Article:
comment:14 follow-up: Changed 9 years ago by jinmei

Another quick question: the change committed in the branch modified
EncodeNormalizer::operator*(), while the original proposed fix was
about DecodeNormalizer::operator*(). Could you clarify it? Is that a
typo of the original proposed fix, or did you find the original report
was wrong and the problem was actually in and only in
EncodeNormalizer??

In any case, lacking the environment, it's not very clear to me what
is exactly wrong with the original implementation (calling operator*
at the end() of the data is wrong of course, but I don't understand
how that situation happened). Please explain more details about the
problem.

Thanks,

comment:15 in reply to: ↑ 14 ; follow-up: Changed 9 years ago by ocean

Replying to jinmei:

Another quick question: the change committed in the branch modified
EncodeNormalizer::operator*(), while the original proposed fix was
about DecodeNormalizer::operator*(). Could you clarify it? Is that a
typo of the original proposed fix, or did you find the original report
was wrong and the problem was actually in and only in
EncodeNormalizer??

Sorry, it's my fault. it should be put in DecodeNormalizer, this is not needed to put
into EncodeNormalizer. I cannot commit the change on the Windows platform because a lot
of hacks are made to reproduce this. So we'd better put the windows related changes into the trunk.

In any case, lacking the environment, it's not very clear to me what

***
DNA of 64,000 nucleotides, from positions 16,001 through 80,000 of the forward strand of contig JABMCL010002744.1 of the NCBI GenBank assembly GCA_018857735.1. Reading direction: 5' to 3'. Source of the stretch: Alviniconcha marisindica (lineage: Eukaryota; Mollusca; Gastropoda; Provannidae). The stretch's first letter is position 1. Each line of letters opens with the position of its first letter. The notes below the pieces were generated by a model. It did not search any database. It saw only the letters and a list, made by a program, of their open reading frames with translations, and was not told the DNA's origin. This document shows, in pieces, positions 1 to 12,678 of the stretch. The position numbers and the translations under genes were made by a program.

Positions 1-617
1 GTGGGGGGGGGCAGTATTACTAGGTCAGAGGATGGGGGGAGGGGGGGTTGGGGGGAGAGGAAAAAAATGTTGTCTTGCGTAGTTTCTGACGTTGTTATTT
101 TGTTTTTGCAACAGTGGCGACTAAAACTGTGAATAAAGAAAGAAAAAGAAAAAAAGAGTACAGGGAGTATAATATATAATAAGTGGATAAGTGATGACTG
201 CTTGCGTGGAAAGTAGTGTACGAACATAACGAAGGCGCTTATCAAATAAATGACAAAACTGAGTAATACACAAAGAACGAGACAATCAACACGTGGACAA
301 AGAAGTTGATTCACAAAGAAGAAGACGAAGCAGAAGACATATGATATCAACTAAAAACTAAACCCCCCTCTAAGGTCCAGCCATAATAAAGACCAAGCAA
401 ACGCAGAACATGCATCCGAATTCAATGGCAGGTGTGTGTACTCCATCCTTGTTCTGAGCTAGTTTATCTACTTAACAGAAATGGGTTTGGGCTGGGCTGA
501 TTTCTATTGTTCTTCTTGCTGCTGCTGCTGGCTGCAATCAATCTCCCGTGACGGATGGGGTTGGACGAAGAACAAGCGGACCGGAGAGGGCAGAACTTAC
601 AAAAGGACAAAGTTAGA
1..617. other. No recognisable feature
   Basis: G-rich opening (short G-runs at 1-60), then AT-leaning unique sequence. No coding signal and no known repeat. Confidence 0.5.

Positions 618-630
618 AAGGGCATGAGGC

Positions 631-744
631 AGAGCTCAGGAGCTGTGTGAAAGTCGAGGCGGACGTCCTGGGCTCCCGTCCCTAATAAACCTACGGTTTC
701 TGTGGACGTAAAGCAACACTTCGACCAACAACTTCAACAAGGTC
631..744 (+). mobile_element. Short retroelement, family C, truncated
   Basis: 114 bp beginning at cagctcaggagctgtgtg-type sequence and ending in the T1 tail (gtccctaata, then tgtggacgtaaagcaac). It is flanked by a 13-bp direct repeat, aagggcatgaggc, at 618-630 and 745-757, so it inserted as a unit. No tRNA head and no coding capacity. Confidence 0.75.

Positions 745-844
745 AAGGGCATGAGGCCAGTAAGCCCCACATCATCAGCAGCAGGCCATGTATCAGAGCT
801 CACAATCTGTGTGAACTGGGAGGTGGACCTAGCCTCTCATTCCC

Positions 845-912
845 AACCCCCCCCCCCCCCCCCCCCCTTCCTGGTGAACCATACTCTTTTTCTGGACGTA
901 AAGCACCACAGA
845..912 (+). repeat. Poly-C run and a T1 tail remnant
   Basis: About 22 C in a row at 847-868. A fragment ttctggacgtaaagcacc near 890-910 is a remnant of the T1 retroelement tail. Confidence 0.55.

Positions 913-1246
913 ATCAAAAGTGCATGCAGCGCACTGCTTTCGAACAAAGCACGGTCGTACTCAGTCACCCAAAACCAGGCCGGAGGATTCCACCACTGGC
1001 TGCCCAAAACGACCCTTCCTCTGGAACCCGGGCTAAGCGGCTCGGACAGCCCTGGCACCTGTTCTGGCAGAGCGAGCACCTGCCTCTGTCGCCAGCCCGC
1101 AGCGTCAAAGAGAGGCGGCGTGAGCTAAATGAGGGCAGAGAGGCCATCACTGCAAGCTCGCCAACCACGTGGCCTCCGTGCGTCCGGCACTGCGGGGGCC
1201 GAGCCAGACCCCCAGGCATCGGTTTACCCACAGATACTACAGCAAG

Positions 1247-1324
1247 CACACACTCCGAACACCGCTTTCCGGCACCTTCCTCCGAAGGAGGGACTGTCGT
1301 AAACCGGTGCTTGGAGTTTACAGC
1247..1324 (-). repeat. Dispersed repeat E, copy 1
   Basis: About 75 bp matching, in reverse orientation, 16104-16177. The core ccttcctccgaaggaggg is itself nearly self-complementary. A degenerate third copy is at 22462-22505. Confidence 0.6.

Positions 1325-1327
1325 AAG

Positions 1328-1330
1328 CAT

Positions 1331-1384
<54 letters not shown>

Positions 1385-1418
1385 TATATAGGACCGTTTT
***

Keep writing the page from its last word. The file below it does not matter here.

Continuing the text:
is exactly wrong with the original implementation (calling operator*
at the end() of the data is wrong of course, but I don't understand
how that situation happened). Please explain more details about the
problem.

Thanks,

This is triggered by the following sequence.

  1. Given input string of " " which is a one char string with 0x20 (the space) character.
  2. Call decodeBase32Hex-> Base32HexTransformer::decode->
            result.assign(Decoder(DecodeNormalizer(BaseZeroCode, input.begin(),
                                                   srit.base(), input.end())),
                          Decoder(DecodeNormalizer(BaseZeroCode, input.end(),
                                                   input.end(), input.end())));
    
  3. The DecodeNormalizer() is a iterator with base_ points to the start of string.
  4. When later the result.assign() is called, it will increase the first iterator and try to dereference it.
        DecodeNormalizer& operator++() {
            ++base_;
            while (base_ != base_end_ && isspace(*base_)) {
                ++base_;
            }
            if (base_ == base_beginpad_) {
                in_pad_ = true;
            }
    
            return (*this);
        }
    

Initially the base_ is point to the begin of the input string, since *base_ is a space character (0x20), the base_ will be increased by 1 and equal to base_end_

  1. Later when the iterator is dereferenced, it will trigger this problem.

I tried to fix it in the operator++() function, but it seems that no appropriate method.

comment:16 in reply to: ↑ 15 ; follow-up: Changed 9 years ago by jinmei

Replying to ocean:

In any case, lacking the environment, it's not very clear to me what
is exactly wrong with the original implementation (calling operator*
at the end() of the data is wrong of course, but I don't understand
how that situation happened). Please explain more details about the
problem.

Thanks,

This is triggered by the following sequence.

[snip]

Okay, thanks. I now think I fully understand the problem.

I also successfully reproduced the same (I believe) problem on our